The essays are openhearted, thoughtful and sometimes provocative. Some writers don’t hide their anger at the practices of orthodoxy that can exclude them — when there are nine men present and she doesn’t count as the 10th, when men on the other side of the mechitzah refuse to say amen to her Kaddish, when some shul members ask her to stand outside. Other women are more accepting, willing to attend services but have their husbands take responsibility for saying the Kaddish, and some just want to say Kaddish quietly and don’t want to get involved in anything more than that. Several mention moments of great kindness.
In the very last essay, Smart writes about the multi-faceted meaning of the Kaddish prayer, reminding readers that Kaddish makes no mention of death, and that, rather, it is a prayer of praise to God, formulated in the future tense.
“The cosmic chorus of praise links all realms of existence: the human and the non-human, the temporarily physical and the wholly spiritual, the living and perhaps the dead,” she writes.
“Through Kaddish, we affirm that notwithstanding our pain and the hiddenness of God, the universal endeavor is nonetheless worthwhile. We remain willing participants and extol the divine vision that underlies our existence. And who can do so more poignantly than the recently bereaved?”
There’s a certain repetition in the 52 essays, not unlike the prayer itself, but each contributor adds something of value to the conversation. They cover the trajectory of being a newcomer to this club they wished they didn’t belong to, stumbling over the Aramaic words, to — as the months go on — being the one to show others the place in the prayer book. Many describe the power of the forged community of fellow mourners.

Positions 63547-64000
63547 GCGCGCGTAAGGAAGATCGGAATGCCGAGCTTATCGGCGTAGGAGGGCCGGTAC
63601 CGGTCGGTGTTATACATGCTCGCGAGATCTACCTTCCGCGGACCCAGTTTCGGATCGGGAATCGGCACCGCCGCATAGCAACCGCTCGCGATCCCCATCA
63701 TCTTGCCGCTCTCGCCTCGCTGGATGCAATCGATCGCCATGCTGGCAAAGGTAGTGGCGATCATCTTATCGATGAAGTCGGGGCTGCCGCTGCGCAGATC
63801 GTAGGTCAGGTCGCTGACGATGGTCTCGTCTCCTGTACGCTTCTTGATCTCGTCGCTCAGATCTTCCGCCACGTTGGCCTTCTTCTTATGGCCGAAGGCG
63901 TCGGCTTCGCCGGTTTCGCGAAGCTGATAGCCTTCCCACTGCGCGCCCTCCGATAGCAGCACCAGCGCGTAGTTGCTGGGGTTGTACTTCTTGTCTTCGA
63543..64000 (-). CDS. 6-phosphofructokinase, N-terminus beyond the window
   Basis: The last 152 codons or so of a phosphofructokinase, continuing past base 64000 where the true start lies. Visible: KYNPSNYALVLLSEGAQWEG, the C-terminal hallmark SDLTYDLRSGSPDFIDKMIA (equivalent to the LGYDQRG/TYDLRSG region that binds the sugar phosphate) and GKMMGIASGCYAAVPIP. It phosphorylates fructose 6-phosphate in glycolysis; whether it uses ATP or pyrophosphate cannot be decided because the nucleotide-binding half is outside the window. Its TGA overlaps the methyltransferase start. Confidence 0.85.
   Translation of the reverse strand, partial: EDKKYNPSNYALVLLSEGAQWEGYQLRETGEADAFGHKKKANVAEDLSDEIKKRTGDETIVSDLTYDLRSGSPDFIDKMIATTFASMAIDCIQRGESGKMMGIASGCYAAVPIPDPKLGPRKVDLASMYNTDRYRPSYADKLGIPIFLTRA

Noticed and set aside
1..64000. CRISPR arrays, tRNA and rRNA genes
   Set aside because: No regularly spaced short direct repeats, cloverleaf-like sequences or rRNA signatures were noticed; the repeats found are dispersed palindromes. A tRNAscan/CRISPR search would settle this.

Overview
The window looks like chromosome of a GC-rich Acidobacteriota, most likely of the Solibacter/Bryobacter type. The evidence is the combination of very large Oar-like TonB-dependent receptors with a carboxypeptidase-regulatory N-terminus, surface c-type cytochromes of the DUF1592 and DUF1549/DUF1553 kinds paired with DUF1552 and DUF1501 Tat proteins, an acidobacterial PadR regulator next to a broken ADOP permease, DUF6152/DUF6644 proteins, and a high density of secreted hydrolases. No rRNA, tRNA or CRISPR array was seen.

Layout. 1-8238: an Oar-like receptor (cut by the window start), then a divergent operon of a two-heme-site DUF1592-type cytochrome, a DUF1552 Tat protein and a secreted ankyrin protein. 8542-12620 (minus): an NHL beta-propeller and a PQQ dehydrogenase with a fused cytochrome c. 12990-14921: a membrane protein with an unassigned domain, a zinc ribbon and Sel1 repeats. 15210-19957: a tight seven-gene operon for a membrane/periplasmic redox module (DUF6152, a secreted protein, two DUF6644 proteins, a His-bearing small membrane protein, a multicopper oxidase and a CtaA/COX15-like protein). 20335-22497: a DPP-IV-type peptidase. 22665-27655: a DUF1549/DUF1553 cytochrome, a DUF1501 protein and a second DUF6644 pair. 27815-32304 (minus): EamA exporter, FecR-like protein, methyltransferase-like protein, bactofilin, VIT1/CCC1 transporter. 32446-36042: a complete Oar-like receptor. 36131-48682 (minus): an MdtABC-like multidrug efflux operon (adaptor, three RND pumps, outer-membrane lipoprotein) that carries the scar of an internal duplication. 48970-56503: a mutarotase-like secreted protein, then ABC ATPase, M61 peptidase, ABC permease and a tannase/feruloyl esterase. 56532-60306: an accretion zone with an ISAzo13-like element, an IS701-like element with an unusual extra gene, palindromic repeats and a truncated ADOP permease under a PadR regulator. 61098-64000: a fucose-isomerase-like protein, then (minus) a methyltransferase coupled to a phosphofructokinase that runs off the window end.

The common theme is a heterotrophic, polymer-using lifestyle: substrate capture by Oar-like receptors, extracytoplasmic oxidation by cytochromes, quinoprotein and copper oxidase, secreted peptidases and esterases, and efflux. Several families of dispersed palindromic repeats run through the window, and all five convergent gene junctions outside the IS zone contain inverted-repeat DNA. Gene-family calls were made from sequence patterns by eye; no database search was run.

When I said Kaddish for my beloved father a few years ago, I found that, after 11 months, I didn’t want to stop. Finding shuls in unusual places, making new friends among the regulars, walking to shul in the early morning light, had become a shared adventure and a way to remain close to him. I never stopped telling my Kaddish buddies of his greatness. I’ve been struck by how there’s a ritual for so many moments in Jewish life, but none for ending the period of saying Kaddish. One day, you no longer stand with the mourners, or you don’t show up.
Several contributors mentioned the difficulty of ending. In fact, Judith Schwimmer Hessing didn’t stop, but continued attending the daily minyan. Belda Lindenbaum writes that dealing with the finality of her mother’s death at the end of eleven months was more painful than she expected.
Smart begins each of the book’s 12 sections with one of her own powerful poems. One begins, “Grief Comes in Waves/knocks you over/scours, salty torrents/then releases/retreats“
Also included are several informational pieces by men: Rabbi Mark Dratch, the director of JSafe and a former pulpit rabbi in Stamford, Conn., where both authors live, on the halacha of women and Kaddish; Rabbi Daniel Cohen of Congregation Agudath Sholom in Stamford on “One Kind Gesture” and educator David Walk, also of Stamford, on the laws of aveilut, or mourning.
After working on the book, Smart says, “I’ll never hear the words the same way.” Both Smart and Ashkenas say that whenever they hear a woman saying Kaddish, they moves closer to be sure that the woman hears her amen, to make sure she knows someone is listening and responding.